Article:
The CDC has today announced that the No-Sail-Order will no longer be in effect from November 1, 2020. Instead, the CDC has announced a framework for a Conditional Sailing Order.
While the Industry anticipated the favorable decision, the move can still be described as surprising. Dr. Redfield, the Centres of disease control director, had stated last month he would prefer a No-Sail Order to be in effect until February at the least.
This decision comes after months of intense deliberations between the cruise lines, White House, and CDC. It will be a welcome message for the thousands of guests eagerly anticipating a return on board and the millions of people involved in the cruise industry.
New Conditional Order
A careful approach to resuming cruises is needed and the CDC and cruise lines will work on a phased-in return of operations. So yes, the No-Sail Order has ended. So here are the details from the CDC on the Conditional Sailing Order and the full order details can be read through here.
- The expiration of the Secretary of Health and Human Services’ declaration that COVID-19 constitutes a public health emergency,
- The CDC Director rescinds or modifies the order based on specific public health or other considerations, or
- November 1, 2021.
The CDC has detailed what will need to be done on the safe return of operations to make sure not just guests and crew remain safe but also those in local areas on land. In it’s new update the CDC stated:
The initial phases will consist of testing and additional safeguards for crew members. CDC will ensure cruise ship operators have adequate health and safety protections for crew members while these cruise ship operators build the laboratory capacity needed to test future passengers.
Subsequent phases will include simulated voyages to test cruise ship operators’ ability to mitigate COVID-19 risk, certification for ships that meet specific requirements, and a phased return to cruise ship passenger voyages in a manner that mitigates COVID-19 risk among passengers, crew members, and U.S. communities.
These phases are subject to change based on public health considerations and cruise ship operators’ demonstrated ability to mitigate COVID-19 risk. CDC will issue additional orders as needed that will be published in the Federal Register
and technical instructions that will be subsequently posted on CDC’s website.
Cruise Lines Pressure Pays Off
The cruise lines, amongst which Carnival Corporation, Royal Caribbean, and Norwegian Cruise Lines, have been putting significant pressure on government officials and the CDC to allow sailing from U.S. ports as soon as possible.
This went as far as the White House when the cruise lines had a conference with Vice President Pence a few weeks ago.
No matter the circumstances, the cruise lines return will be a happy moment for thousands of guests as cruise bookings remain at the same level as last year for many lines, and in some cases, even higher. It looks like the public’s confidence in the cruise industry has been at a high level throughout the pandemic as most cruises scheduled for the end of the year and beyond are sold out.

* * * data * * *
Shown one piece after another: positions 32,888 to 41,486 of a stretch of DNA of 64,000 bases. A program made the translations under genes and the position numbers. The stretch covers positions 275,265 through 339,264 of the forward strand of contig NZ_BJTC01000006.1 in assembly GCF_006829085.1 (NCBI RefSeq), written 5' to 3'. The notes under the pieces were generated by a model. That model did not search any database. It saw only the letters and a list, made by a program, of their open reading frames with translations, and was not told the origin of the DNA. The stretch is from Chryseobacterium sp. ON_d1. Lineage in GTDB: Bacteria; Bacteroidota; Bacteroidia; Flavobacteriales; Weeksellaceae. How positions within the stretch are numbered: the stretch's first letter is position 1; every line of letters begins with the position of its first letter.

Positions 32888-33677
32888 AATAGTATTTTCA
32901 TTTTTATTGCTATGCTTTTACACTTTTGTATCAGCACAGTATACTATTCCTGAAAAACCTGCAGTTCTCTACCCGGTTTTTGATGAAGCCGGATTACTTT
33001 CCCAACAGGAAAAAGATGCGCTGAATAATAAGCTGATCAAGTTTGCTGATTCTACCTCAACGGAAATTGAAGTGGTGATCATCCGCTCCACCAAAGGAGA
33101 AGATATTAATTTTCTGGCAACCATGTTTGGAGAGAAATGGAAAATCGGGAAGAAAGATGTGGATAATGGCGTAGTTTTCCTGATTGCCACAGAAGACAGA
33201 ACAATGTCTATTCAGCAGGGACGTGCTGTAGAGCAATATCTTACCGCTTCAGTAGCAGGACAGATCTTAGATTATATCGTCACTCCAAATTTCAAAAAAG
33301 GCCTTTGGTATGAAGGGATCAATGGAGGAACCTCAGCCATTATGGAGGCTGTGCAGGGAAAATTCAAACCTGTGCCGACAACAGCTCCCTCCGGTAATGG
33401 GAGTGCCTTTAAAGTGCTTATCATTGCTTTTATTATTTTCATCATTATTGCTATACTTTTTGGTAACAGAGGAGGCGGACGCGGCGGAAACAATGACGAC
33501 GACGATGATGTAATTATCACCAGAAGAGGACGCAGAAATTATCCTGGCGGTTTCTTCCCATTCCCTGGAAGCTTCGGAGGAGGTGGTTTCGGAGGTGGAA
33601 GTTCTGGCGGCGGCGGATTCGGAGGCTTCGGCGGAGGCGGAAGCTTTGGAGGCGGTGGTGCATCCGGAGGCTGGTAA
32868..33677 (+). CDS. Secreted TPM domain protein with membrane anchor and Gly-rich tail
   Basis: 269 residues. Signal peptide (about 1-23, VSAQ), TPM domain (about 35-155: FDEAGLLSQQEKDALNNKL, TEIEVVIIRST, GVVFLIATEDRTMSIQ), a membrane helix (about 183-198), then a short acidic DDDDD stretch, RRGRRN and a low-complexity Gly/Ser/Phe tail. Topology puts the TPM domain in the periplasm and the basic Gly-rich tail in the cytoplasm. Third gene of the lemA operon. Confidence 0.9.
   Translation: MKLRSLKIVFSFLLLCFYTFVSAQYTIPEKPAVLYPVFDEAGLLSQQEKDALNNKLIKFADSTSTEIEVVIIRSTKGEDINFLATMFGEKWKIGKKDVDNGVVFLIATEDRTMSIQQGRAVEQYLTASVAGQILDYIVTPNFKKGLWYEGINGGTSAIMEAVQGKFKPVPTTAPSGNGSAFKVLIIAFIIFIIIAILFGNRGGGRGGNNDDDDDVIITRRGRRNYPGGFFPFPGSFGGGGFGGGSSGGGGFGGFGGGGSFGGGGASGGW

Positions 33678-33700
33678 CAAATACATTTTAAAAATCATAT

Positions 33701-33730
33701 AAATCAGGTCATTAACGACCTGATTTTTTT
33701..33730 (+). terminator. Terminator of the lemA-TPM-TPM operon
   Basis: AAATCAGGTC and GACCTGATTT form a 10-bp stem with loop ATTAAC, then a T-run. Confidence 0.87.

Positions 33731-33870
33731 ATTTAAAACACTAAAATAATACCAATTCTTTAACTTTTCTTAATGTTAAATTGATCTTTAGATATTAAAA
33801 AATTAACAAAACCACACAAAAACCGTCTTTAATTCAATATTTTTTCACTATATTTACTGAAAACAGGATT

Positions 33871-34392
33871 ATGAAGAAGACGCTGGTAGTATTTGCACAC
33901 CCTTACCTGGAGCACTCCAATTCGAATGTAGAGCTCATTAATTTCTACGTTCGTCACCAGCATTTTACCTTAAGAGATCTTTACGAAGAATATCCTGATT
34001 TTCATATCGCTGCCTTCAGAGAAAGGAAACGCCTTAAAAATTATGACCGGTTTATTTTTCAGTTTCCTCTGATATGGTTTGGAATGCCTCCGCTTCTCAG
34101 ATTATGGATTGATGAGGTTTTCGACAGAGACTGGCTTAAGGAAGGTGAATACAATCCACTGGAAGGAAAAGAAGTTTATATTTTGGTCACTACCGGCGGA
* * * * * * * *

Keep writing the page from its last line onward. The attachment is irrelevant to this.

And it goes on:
Not only will the guests be happy to see cruising return. Crew members from various companies have been at home for some time, some up to six or seven months. These will now finally be able to return to their workplaces.
Crew members in various nations have been called up to be ready on a moment’s notice—a show of confidence from the cruise lines in their efforts to convince the CDC.
What Will Cruising Be Like?
A return to cruising in the U.S. does not mean that everything is back to normal. The cruise lines have implemented extensive protocols and regulations which have, presumably, played a significant role in the decision from the CDC on the resumption of cruising.
Not only will the cruise lines be able to draw from the experience of cruising in Europe, but there is also the 74-step plan from the Healthy Sail Panel to implement.
Cruising in Europe has been reasonably successful for several months now. Costa Cruises, MSC Cruises, Hapag Lloyd, Seadream, TUI, and AIDA have all done cruises so far. These range from sea-escapes where the cruises consist of sea days only, to full-on port day voyages.
These voyages have been successful in avoiding any COVID outbreaks on-board by strictly implementing testing and sanitation protocols. Ships sailing from the U.S. will surely draw from this experience while also implementing the strict 74-steps the healthy sail panel recommends.
It remains to be seen what restrictions the CDC will require. However, it seems inevitable that the CDC will require additional measures on top of what the cruise lines have planned.
Past CDC No Sail Orders
The first No-Sail order was issued on March 14, 2020, which followed the Cruise Lines International Association (CLIA) voluntary suspension of operations. The CDC order was then extended for the first time on April 15, 2020, which was announced on April 9.
With no end to the global pandemic, the order was extended for the second time on July 16 through September 30, 2020. The finally on September 30 it was extended once again through October 31, 2020, which has lead to today’s announcement.
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